Routine Pleural Manometry Doesn't Prevent Complications After Large-Volume Thoracentesis

By Will Boggs MD

March 01, 2019

NEW YORK (Reuters Health) - Routine pleural manometry does not prevent pleural-pressure-related complications after therapeutic large-volume thoracentesis, according to results from a randomized controlled trial.

"Pleural manometry, conceptually, should allow us to predict complications during thoracentesis shown to be secondary to excessively negative pleural pressure," said Dr. Fabien Maldonado from Vanderbilt University School of Medicine, in Nashville, Tennessee.

"Clearly, this does not appear to be the case, and, therefore, the assertion that pleural manometry should be routinely used during therapeutic thoracentesis is not supported by the data," he told Reuters Health by email.

Large-volume (>1.5 L) thoracentesis is associated with higher complication rates, and several complications have been associated with increasingly negative pleural pressures (lower than -20 cm H2O). Pleural manometry monitoring is commonly used with the aim of mitigating pressure-related risks, and some studies have suggested that aspiration of larger volumes is safe if manometry is used.

Dr. Maldonado and colleagues investigated whether monitoring of pleural pressure with manometry during thoracentesis could protect against complications, compared with assessment of symptoms during fluid aspiration, in their randomized trial of 124 patients who were referred for therapeutic thoracentesis.

The primary outcome, overall procedural chest discomfort rated at five minutes after the procedure, did not differ significantly between the manometry and control groups, they report in The Lancet Respiratory Medicine, online February 13.

There were no significant differences between the manometry and control groups for any of the secondary outcome measures, including chest discomfort and breathlessness during or after the procedure.

"Pleural manometry does not appear to decrease complications related to excessively negative pleural pressures at this time, and, therefore, its routine use is not recommended," Dr. Maldonado said. "We are left wondering how much fluid can safely be withdrawn at one time."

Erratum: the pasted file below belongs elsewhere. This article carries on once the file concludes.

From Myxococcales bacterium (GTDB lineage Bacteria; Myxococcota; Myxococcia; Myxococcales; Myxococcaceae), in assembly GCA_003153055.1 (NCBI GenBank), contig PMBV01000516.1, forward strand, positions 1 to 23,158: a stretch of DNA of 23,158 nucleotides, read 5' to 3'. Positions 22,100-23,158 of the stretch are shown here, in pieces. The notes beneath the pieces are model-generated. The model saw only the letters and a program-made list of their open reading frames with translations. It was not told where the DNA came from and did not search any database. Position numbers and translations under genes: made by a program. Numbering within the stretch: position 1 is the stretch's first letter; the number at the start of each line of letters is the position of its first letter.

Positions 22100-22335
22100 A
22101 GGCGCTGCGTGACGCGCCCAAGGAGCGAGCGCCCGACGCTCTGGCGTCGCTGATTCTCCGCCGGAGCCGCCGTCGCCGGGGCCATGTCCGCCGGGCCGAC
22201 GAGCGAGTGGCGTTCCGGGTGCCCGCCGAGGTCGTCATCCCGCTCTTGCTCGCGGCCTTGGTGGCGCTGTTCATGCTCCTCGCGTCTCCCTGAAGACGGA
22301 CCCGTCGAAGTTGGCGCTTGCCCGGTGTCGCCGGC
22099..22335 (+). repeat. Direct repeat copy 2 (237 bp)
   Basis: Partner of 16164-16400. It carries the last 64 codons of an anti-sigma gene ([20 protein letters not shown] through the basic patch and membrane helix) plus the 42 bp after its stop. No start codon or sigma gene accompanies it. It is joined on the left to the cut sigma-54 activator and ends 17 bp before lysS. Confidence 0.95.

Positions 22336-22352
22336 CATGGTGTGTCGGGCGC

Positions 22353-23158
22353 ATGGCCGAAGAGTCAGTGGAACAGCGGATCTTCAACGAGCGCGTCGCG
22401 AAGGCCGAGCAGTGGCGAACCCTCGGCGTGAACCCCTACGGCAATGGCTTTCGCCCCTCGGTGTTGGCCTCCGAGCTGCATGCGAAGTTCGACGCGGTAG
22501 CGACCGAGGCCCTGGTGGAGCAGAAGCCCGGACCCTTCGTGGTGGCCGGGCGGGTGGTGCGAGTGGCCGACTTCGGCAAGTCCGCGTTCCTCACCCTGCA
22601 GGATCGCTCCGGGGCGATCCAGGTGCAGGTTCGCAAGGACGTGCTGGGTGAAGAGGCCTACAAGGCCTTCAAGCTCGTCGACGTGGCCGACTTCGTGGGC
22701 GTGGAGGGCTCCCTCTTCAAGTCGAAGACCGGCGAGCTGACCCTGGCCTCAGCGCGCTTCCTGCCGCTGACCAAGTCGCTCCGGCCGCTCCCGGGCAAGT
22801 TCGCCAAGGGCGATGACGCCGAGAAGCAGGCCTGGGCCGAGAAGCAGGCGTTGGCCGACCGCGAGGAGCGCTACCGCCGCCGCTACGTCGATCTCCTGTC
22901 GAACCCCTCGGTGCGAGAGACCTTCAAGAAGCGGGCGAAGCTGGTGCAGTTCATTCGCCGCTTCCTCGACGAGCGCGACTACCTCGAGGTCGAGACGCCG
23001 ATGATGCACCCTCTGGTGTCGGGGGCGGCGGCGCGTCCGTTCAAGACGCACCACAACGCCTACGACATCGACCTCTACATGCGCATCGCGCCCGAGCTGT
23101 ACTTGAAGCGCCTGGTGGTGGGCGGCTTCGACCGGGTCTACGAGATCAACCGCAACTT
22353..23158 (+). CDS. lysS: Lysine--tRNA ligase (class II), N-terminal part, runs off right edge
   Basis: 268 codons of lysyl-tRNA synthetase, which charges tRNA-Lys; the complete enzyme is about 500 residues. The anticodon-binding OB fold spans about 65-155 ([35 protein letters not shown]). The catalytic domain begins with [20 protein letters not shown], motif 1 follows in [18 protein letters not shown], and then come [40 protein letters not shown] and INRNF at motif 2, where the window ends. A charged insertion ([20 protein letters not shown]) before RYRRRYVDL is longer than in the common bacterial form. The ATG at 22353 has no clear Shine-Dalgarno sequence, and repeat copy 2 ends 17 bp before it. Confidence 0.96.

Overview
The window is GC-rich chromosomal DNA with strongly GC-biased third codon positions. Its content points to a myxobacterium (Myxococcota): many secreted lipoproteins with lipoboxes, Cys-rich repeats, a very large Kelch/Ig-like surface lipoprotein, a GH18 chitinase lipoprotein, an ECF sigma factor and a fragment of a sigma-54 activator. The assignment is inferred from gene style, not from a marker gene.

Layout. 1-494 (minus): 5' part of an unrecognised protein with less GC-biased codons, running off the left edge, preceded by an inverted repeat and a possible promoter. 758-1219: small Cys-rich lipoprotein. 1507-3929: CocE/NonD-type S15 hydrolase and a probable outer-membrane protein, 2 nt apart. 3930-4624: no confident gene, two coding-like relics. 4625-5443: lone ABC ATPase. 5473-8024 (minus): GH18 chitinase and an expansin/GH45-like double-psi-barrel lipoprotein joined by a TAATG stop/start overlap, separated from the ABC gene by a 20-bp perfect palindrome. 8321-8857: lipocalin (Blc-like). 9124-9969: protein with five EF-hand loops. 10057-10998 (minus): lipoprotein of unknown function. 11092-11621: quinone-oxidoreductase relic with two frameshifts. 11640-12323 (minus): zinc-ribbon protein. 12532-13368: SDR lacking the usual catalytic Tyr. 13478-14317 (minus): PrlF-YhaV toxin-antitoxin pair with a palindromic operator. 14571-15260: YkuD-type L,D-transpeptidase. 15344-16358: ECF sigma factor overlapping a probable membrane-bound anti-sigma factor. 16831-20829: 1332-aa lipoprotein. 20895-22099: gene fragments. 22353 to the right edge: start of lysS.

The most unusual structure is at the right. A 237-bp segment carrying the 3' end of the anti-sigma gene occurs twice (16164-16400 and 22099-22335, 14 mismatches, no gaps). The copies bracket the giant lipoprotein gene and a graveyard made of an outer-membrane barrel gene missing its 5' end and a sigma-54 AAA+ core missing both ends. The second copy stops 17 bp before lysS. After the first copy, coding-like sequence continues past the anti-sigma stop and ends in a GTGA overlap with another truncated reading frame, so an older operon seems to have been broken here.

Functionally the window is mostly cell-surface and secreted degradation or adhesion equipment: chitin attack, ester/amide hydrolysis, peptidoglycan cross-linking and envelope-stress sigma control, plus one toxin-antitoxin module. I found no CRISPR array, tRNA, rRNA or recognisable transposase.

"The British Thoracic Society guidelines recommend that no more than 1,500 mL be drained at once," he said. "Based on our results, we do not feel that this recommendation is supported by our data either and would suggest, based on our results, that careful attention to patient symptoms (specifically discomfort associated with negative pleural pressure, typically felt anteriorly and sometimes in the neck) should allow safe drainage of large volumes of fluid."

"Real-time pleural pressure measurements are currently being investigated by several research teams and may address the current technical limitations of pleural manometry," Dr. Maldonado added. "We will continue our research and hopefully continue to clarify the optimal technique for thoracentesis, one of the most commonly performed procedures in medicine."

Dr. Rafal Krenke from the Medical University of Warsaw, Poland, who co-authored an accompanying editorial, told Reuters Health by email, "The overall negative results of the study are interesting and intriguing at the same time. The authors presented some reasonable explanation for their result, and, in my opinion, the volume of withdrawn pleural fluid should be emphasized when interpreting the results. The volume of removed pleural fluid was smaller than 1.0 L in about 40% of patients. A relatively moderate or even a small volume of removed pleural effusion in numerous patients participating in the study may be an important factor explaining the negative study results."

"I still believe pleural manometry might be useful during therapeutic thoracentesis," he said. "If the manometry is applied with intention to prevent procedure-related complications, I would use it in 1) patients with true large-volume thoracentesis (>1.0 or 1.5 L); 2) patients who earlier experienced some complications, e.g. dyspnea, chest pain; and 3) patients with high risk of trapped lung."

"If the manometry is used as a method to measure the mechanical properties of the lung and pleura (assess the lung expandability, measure the pleural elastance), it should be used in all patients in whom this information is relevant, e.g., those who seem to be candidates for pleurodesis," Dr. Krenke said.

"Further studies should be undertaken to define the selection criteria for patient who can benefit from pleural manometry in terms of the thoracentesis safety," he said.

Dr. David Feller-Kopman from Johns Hopkins University School of Medicine, in Baltimore, Maryland, who has advocated the use of manometry during thoracentesis, told Reuters Health by email, "We still don't know the answer to (which patients should have pleural manometry), and the role of manometry is likely more significant in patients in whom large volumes (>1.5L) of fluid are removed."

"Manometry is not needed for draining effusions less than 1-1.5 L, though we need to await future trials to see if it will be helpful in 'large-volume' thoracenteses," he said.

Centurion Medical Products, which manufactures the single-use digital manometer used in this study, supported both study through an unrestricted educational grant.


Lancet Respir Med 2019.